A quick reference for urban planners to address violence against women and girls in their efforts to ensure safe cities and neighborhoods.
Women’s participation in an ADB urban development project in India transformed their role, increased understanding of gender issues in water and sanitation, and strengthened institutional capacity in ensuring that men and women could benefit equally from water and sanitation investments.
Public spaces, this year’s theme for World Habitat Day, are increasingly coming under threat by rapid urbanization in Asia, where cities desperately need to maintain and expand public spaces to enhance mobility, counter the effects of climate change, and create income opportunities.
Many cities in Asia and the Pacific face the challenge of how to adapt to the effects of climate change. ADB’s Urban Climate Change Resilience manual notes how they must address urban systems, climate change, and vulnerable groups in a holistic approach.
Floods in India and Pakistan, typhoons in the Philippines and the recent earthquake in Nepal have reminded city leaders of the urgent need to safeguard the lives of their people, protect costly infrastructure, and ensure services and businesses can continue after disaster strikes.
By 2050, up to 65% of Asia’s population is expected to live in cities. With urbanization growing at such at a breakneck speed, many believe that how cities cope with it may well determine the region’s long-term productivity and overall stability.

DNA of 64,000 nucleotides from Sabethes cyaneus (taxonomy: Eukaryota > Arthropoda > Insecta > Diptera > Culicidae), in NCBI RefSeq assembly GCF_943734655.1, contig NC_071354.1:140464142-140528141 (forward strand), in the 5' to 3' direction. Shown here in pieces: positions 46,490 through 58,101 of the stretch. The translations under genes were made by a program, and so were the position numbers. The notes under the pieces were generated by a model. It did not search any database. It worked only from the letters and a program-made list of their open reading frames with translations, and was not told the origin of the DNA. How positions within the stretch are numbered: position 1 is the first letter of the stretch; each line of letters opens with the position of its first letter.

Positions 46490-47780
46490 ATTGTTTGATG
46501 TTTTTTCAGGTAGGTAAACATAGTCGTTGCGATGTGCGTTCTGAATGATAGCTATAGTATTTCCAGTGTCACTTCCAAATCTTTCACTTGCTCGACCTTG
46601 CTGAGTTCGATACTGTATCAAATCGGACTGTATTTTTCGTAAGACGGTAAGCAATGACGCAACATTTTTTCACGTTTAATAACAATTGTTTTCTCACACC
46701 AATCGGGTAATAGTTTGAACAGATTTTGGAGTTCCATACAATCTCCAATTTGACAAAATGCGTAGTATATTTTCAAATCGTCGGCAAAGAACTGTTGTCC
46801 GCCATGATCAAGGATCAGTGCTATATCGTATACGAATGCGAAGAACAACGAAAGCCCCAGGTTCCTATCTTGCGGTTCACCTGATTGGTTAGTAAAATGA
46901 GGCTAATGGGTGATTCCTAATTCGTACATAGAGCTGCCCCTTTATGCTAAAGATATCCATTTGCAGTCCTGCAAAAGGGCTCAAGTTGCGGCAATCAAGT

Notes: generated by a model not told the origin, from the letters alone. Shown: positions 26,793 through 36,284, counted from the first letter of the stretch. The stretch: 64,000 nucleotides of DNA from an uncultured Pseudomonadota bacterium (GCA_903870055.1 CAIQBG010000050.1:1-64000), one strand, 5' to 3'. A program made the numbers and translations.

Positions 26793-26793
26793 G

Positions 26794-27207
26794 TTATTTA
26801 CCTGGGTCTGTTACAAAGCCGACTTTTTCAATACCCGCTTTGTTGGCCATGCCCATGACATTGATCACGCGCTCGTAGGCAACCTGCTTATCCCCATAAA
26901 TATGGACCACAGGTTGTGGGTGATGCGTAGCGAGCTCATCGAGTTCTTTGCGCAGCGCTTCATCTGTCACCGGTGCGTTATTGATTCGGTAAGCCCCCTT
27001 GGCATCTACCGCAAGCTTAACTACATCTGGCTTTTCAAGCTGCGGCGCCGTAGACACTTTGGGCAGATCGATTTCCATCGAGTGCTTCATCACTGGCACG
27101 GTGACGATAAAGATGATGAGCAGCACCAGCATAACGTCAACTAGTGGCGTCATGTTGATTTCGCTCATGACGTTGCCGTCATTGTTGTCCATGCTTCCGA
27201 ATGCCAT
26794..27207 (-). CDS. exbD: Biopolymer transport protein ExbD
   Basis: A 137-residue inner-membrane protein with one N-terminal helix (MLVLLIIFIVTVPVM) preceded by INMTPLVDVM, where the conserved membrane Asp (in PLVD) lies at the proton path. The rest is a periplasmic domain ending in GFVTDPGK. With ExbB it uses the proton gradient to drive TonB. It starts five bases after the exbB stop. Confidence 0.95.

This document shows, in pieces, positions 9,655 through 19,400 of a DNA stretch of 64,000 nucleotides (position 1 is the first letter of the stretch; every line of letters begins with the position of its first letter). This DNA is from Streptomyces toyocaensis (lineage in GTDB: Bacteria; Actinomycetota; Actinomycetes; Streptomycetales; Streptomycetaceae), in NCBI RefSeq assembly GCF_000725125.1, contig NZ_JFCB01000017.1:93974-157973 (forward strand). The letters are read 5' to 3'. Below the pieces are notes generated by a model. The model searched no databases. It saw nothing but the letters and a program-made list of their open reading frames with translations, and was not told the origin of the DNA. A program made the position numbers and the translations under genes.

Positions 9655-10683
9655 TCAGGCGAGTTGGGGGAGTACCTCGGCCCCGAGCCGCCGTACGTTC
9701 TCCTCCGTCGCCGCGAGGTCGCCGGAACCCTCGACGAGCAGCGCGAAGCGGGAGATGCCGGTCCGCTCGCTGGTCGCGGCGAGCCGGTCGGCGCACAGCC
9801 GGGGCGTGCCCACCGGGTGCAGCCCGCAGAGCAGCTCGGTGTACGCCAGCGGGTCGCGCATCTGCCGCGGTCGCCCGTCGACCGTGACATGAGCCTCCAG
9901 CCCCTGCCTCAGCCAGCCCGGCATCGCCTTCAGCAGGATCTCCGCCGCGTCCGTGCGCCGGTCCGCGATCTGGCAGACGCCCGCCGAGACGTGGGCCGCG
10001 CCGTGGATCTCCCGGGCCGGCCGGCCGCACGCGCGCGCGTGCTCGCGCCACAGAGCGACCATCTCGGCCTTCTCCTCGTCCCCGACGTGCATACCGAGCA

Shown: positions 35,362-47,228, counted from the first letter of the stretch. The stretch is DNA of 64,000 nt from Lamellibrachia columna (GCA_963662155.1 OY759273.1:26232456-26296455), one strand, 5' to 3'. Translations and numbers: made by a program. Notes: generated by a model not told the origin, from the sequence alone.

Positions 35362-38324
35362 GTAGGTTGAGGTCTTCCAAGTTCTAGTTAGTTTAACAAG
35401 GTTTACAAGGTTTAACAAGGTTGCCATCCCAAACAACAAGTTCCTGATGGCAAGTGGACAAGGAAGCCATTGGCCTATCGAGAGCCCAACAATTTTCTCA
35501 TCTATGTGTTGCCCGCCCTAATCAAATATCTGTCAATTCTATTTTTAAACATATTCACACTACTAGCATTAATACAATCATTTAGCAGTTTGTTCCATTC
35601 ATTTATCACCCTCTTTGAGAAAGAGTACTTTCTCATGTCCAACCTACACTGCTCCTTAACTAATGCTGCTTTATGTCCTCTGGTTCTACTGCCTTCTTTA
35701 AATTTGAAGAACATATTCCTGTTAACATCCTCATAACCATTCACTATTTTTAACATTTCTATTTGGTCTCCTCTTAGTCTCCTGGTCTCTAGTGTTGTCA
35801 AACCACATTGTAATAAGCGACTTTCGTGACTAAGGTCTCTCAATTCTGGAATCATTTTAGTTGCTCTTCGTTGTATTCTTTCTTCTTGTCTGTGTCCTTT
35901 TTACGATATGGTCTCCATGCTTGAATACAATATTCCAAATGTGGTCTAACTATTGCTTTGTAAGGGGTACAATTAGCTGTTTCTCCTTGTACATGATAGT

Seven days after the earthquake in Nepal, it’s a race against time to provide food, shelter, and water to those affected. An ADB staff member in Kathmandu describes how they are still coming to grips with the devastation, and they take it one day at a time.
The recent formal pledging session for the Green Climate Fund (GCF)—more than $9 billion in just 5 months—is by far the most successful resource mobilization ever seen for a multilateral climate fund. The US has pledged $3 billion, followed by Japan ($1.5 billion), UK ($1.13 billion), and Germany and France (with $1 billion each). Four developing countries—Indonesia, Mexico, Mongolia, and Panama—have made pledges, breaking the traditional donor boundaries.
A set of reports by the Intergovernmental Panel on Climate Change (IPCC), the last of which was released on November 2, 2014, sets the scene for governments to renew their efforts on the issue through ambitious commitments for a comprehensive climate agreement in Paris in December 2015.
About twenty years ago I was working for a well-known nongovernment organization (NGO), campaigning on many issues from access to affordable drugs for HIV/AIDS patients, to advocating for fair trade for small farmers. When asked what I did I explained about my advocacy for social justice. “Oh so, you’re promoting communism?” was the response.